Capacitive distance- and force-sensor
Fig. 1: Assembled sensor (without spring-element)


1) Principle of operation

This sensor measures the capacity between its top-electrode and a grounded metal or any other high-conductive plate. This capacity C depends on the distance between object and electrode d and the size of the electrode A and calculates as follows:

When the resulting capacitor forms an RC-oscillator, the frequency f is proportional to 1/RC, so the resulting frequency will be:

Which means that the frequency is proportional to the distance between the sensor electrode and the object. The problem is, that any additive parasite capacity will degrade the linearity of the sensor. But there are many applications where a high linearity is not required or can be compensated.

2) Circuit

The circuit is quite simple. A Schmitt-trigger gate (IC3C), the sensor-capacity (connected to pin SENSOR) and a resistor (R1) form an oscillator and generate the output frequency. R1 can be used to determine the center-frequency. Values between 10k and 1M can be used.
The generated signal is fed into the other five gates of the IC to get enough output-current to drive a correct terminated signal-line. IC1, D1 C1 and C2 generate a stable 5V supply from the input-voltage of 9 to 24V.
Attention: since HC-gates are used here, the edges of the output-signal are very steep and a properly shielded and terminatied cable is essential to get correct results and to avoid interferences. Fig.2 shows the schematic.


Fig. 2: Schematic

3) Board

The board can be built in many sizes. For my prototype, I chose a very small size of 20x50mm. In the center of the board you can see a hole, that carries the the spring element and - in case of a single sided board - connects the ground of the circuit to the case when a screw is inserted. As sensor electrode you will need another board of the same size and with a hole in its center that has to be big enough that the spring elements fits and has enough space to move. I use a thin (0.5mm) board with its copper-side oriented towards the sensor, so I don't have problems when the measured object accidently hits the sensor. This adds addition non-linearity, but that's no problem in my application. The sensor-plate can be placed on the sensor by using (plastic!) distance-rolls.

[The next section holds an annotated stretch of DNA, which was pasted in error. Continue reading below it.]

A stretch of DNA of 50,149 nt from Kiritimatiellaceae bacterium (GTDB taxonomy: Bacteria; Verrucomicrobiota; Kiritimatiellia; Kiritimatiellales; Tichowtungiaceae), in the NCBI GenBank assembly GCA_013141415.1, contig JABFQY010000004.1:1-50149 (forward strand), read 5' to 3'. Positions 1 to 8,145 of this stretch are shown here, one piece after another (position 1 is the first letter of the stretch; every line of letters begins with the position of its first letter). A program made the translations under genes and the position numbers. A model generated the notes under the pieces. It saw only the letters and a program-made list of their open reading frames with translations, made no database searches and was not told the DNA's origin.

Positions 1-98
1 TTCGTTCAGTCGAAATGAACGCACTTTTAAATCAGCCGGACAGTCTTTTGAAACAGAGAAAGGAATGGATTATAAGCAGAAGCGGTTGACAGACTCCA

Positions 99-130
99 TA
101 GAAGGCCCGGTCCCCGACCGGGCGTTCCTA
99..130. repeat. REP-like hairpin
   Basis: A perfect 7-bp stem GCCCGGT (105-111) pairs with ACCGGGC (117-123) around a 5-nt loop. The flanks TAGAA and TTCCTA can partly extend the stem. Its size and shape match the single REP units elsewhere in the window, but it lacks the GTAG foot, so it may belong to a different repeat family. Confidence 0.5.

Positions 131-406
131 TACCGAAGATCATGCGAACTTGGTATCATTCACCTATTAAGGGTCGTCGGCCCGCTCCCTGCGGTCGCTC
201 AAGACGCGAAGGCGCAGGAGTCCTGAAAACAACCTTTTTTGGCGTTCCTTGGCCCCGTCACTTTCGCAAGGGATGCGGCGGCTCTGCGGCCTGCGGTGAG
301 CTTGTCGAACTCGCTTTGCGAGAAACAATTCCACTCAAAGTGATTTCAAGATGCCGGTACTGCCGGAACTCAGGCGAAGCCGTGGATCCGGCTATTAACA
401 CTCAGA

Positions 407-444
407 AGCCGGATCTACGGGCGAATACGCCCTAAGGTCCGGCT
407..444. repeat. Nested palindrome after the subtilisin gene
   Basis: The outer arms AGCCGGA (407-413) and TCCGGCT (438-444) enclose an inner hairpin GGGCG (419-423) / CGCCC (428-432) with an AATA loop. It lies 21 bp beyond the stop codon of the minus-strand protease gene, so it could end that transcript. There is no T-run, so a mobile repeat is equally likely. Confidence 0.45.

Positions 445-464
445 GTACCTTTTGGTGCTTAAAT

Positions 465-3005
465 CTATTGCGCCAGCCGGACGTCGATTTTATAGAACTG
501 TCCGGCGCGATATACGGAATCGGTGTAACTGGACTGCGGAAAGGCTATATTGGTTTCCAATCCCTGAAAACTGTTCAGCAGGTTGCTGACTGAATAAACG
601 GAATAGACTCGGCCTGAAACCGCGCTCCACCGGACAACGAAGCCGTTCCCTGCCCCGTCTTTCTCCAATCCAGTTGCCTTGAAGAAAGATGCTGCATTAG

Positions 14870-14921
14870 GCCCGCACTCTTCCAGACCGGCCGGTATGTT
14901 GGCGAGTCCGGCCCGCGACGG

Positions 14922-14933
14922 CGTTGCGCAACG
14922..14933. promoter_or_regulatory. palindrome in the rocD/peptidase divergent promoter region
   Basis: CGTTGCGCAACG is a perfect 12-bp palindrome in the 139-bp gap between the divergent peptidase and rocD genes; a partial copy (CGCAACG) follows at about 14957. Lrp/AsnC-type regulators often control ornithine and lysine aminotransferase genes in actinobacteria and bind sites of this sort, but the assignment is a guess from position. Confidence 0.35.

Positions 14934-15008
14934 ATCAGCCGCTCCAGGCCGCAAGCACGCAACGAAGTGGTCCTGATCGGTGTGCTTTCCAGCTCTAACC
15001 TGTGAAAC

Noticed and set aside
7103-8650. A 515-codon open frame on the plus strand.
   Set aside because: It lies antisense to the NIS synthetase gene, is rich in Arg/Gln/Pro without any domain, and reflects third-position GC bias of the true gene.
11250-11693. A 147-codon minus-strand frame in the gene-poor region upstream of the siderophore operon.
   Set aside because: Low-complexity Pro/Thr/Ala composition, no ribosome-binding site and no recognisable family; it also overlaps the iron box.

Fig. 3 shows the layout, fig. 4 the placement. Use the printable version (original size when printed with 600dpi) or the Eagle board-file and the Eagle schematic to construct the board.

Fig. 3:Layout
Fig 3: Layout

Fig. 4: Placement
Fig. 4: Placement

4) Typical Application

A typical application may be the bumper-ring of a mobile robot. Two sensors per edge can be placed under the bumper and in case of a collision, the position of contact can be determined from the ratio of force on the two sensors. Fig. 5 shows the assembly of such a configuration.

Fig. 5: Typical application

Have a lot of fun!

If you think: "Ees dis English?" and you are a native speaker, feel free to send me a corrected version of this page. :-)

Important note: These plans are provides without any warranty. Use at your own risk!

last change 2001-09-09 Archi